Can you believe it’s July already? July marks Smart Irrigation Month, and as I have in years past, I’m going to focus on providing you some tips to reduce your water use, or at least help you not waste water this July. And, ideally, we’ll get some rain, which will help in reducing water use too!!
July is generally one of the hottest months of the year, which means, it’s one of the highest water use months of the year, which is why the Irrigation Association has designated this month as Smart Irrigation Month.
I’m going to focus on the two rebate programs that the City’s Water Conservation Program is offering for those of you with automatic irrigation (sprinkler) systems that are also direct water customers of the City. You can take advantage of both to help you get that sprinkler system into top notch working order this year!
The first is a brand-new pilot program (being offered until September or until funds run out) for having your system checked out by a licensed irrigation company or irrigator. This is essentially a “Spring Tune-Up” for your system (yes, even though it’s summer!). If you hire a licensed company to come do a complete check up of the system and fix anything that needs to be fixed–broken heads, heads pointed the wrong way or are clogged, check the controller settings and whatever else is needed to get the system in tip-top shape, then you would be eligible for the rebate. You can find the application and details for the Irrigation Check-Up program on the conservation rebate page.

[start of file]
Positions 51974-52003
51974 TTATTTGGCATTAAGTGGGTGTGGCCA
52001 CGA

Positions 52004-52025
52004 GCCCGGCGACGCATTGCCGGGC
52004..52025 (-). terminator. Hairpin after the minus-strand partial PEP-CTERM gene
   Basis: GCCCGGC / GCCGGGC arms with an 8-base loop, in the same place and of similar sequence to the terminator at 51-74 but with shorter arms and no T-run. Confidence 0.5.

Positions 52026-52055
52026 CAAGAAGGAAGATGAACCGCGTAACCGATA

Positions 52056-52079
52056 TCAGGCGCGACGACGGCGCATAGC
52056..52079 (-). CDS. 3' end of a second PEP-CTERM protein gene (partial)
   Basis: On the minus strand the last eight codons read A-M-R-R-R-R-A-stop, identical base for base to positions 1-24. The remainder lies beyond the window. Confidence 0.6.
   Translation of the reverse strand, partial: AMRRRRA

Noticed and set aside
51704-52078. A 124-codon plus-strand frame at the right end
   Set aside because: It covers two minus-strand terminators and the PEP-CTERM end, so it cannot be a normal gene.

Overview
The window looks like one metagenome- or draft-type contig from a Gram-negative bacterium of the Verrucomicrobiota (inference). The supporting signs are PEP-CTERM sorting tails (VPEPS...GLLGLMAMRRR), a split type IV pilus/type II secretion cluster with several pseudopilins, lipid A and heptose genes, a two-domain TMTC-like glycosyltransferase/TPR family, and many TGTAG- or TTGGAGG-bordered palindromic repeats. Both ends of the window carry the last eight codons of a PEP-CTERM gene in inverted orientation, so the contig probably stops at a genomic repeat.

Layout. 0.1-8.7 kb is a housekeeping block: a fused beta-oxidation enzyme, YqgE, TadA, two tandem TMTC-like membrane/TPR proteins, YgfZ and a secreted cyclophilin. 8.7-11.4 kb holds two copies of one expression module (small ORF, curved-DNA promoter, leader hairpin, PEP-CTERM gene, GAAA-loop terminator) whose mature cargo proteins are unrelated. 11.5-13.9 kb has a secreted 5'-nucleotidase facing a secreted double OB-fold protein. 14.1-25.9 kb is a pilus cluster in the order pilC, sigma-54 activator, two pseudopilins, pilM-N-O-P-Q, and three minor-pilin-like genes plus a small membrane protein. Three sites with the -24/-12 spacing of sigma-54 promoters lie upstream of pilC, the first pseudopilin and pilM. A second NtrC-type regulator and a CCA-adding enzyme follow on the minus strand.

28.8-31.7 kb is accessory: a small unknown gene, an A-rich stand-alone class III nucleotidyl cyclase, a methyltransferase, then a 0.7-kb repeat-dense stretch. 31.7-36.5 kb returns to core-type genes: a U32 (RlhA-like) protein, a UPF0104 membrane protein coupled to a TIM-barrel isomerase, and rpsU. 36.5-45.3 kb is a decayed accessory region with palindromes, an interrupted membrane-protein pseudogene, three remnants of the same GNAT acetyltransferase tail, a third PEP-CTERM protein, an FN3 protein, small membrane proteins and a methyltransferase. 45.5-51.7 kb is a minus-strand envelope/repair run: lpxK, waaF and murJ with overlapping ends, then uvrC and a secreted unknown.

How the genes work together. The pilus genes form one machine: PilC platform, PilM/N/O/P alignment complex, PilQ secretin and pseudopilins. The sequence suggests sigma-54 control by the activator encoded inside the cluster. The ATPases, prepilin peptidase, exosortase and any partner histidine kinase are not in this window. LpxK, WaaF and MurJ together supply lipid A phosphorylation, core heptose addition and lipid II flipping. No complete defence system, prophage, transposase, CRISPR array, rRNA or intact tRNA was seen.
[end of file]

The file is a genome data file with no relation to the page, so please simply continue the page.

Licensed companies can be found on the TCEQ’s website at this link. You can also just check that the company has an LI number on their business card or website, or advertisement. That LI stands for licensed irrigator, which by state law, a person must be to work on an irrigation system.
The second rebate program is the Irrigation Upgrade Rebate. This rebate has been offered for several years now, but has undergone some recent changes to take advantage of newer technologies. This program features rebates for the following type of changes, or upgrades, to your system:
- reducing the water pressure on a system with high pressure by either installing a main pressure reducing valve (prv), or adjusting pressure at the zone valves, or replacing heads or nozzles with pressure reducing technology;
- installing new technology in the form of weather sensors, such as rain, freeze, or soil moisture sensors;
- installing a new controller that is a WaterSense labeled controller (many new weather-based controllers qualify for this). Look for the WaterSense label when purchasing at a store or online;
- converting areas from traditional spray irrigation to drip irrigation;
- capping off or permanently disabling a zone or zones;
- converting traditional spray heads to more efficient multi-stream nozzles, or pressure reducing heads or nozzles; and
- installing check valves on the lowest heads of your system that always look like they are leaking after the system turns off. This is actually very normal and not a leak, it’s the low head drainage where the “extra” water in the pipe drains out after the system has turned off. It can be prevented with sprinkler heads that have built-in check valves or installing a check valve in the existing head.
Of course, see the applications for complete details. Neither of the programs are for the installation of a new system, only for the improvement of existing systems. You can find those applications here or at www.roundrocktexas.gov/conservation under the rebate section.
Happy July and keep those landscapes water smart!